But I sleep cold, so when the temp is predicted to hit 30 degrees I have already been in my zero bag since it hit 40 and had the Buddy Heater in the tent when it hit 50.
    If you didn't bring jerky what did I just eat?

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    Good READ, from a Florida man perspective and some very good points to ponder. Enjoyed the ICE image, nice touch.
    The Wilderness for myself has always been a place, I can escape to and discover my stronger self. A true builder of self-confidence and skills, I never knew we're possible within me to achieve. A tough taskmaster breakdown my self-limits and barriers. I have overcome and found my inner self, leaving behind only the old skin, blood, and sweat, having won a newer stronger self. The Wilderness shows me a better reflection of myself.
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    Yes. All of us who live in Florida have always lived here. And never ever camped in cold weather.

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    Junior Member zedsdead's Avatar
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    I'll update you guys on my 25 degree test run next week!
    Either way, it's only a 0.5mi hike from my car to the river once I'm there. So, if I need to pack up and night-hike out I can worst case.

    I could buy better gear, but I'm moving to Tennessee in May so I'll have no need for a nice 0 degree bag.

    To crashdive's point: Camping in general is uncomfortable--especially winter camping. It does suck, but we "embrace the suck" and sip on the sweet gratification on the way home knowing we achieved something.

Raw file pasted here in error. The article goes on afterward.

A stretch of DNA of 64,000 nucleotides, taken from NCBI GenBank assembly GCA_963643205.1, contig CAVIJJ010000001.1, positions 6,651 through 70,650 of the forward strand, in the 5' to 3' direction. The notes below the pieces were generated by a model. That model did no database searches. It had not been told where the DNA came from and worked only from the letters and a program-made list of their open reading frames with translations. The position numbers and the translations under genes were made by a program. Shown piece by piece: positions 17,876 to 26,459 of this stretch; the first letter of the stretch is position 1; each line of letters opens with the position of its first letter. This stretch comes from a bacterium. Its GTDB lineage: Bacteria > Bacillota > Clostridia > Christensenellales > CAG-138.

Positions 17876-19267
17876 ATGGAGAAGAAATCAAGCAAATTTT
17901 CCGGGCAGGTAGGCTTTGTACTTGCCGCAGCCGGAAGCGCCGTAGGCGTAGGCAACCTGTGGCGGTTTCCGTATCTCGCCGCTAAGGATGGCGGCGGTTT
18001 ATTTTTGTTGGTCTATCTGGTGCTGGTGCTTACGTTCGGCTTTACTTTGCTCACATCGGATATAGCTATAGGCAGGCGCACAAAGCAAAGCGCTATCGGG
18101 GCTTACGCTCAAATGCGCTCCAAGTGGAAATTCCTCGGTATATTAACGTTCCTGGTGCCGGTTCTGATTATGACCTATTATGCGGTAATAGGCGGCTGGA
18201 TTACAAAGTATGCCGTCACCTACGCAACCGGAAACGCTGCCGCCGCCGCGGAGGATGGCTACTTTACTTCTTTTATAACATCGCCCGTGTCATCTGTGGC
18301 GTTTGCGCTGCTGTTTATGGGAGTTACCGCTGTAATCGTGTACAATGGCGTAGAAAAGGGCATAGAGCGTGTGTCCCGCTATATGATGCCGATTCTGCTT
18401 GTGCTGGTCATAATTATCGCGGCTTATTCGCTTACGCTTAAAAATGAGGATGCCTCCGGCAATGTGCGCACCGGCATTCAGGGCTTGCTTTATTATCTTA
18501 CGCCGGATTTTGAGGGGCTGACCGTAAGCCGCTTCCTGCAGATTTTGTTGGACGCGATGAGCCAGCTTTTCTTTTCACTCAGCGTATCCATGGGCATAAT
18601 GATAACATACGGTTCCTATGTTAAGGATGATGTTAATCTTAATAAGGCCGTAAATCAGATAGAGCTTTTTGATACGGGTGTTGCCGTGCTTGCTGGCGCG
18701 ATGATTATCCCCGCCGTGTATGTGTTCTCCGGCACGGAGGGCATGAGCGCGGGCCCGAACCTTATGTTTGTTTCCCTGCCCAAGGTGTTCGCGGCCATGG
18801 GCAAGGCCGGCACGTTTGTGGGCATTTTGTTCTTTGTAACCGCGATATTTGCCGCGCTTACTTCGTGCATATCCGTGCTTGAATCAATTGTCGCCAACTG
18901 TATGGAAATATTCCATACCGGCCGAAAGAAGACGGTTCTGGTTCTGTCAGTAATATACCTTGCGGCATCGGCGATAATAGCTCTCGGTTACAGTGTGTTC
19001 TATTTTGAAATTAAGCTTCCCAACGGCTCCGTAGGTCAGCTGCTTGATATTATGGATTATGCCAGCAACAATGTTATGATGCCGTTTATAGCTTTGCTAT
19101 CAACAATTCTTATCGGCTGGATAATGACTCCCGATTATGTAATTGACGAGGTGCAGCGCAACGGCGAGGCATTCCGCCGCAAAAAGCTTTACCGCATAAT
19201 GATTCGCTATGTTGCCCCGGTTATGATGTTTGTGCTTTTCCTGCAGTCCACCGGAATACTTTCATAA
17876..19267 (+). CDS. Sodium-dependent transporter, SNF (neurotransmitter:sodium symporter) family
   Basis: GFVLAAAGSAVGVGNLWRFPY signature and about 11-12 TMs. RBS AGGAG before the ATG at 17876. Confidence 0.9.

10. #10

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    I'm sure you can do it.

    My first snow camp was in MN in a tube tent. I was woefully unprepared. The tent collapsed. Icy rain froze it over me. My boots were coated in ice (I guess they stuck out some lol). No pad. Canteen froze.. etc, etc, etc.

    Lol. Yeah, I'm sure you can do it. I wouldn't anymore. But I'm 61 and crackle when I stand up in 85 degree weather.

    Give us updates.

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    Super Moderator crashdive123's Avatar
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    Quote Originally Posted by zedsdead View Post
    I'll update you guys on my 25 degree test run next week!
    Either way, it's only a 0.5mi hike from my car to the river once I'm there. So, if I need to pack up and night-hike out I can worst case.

    I could buy better gear, but I'm moving to Tennessee in May so I'll have no need for a nice 0 degree bag.

    To crashdive's point: Camping in general is uncomfortable--especially winter camping. It does suck, but we "embrace the suck" and sip on the sweet gratification on the way home knowing we achieved something.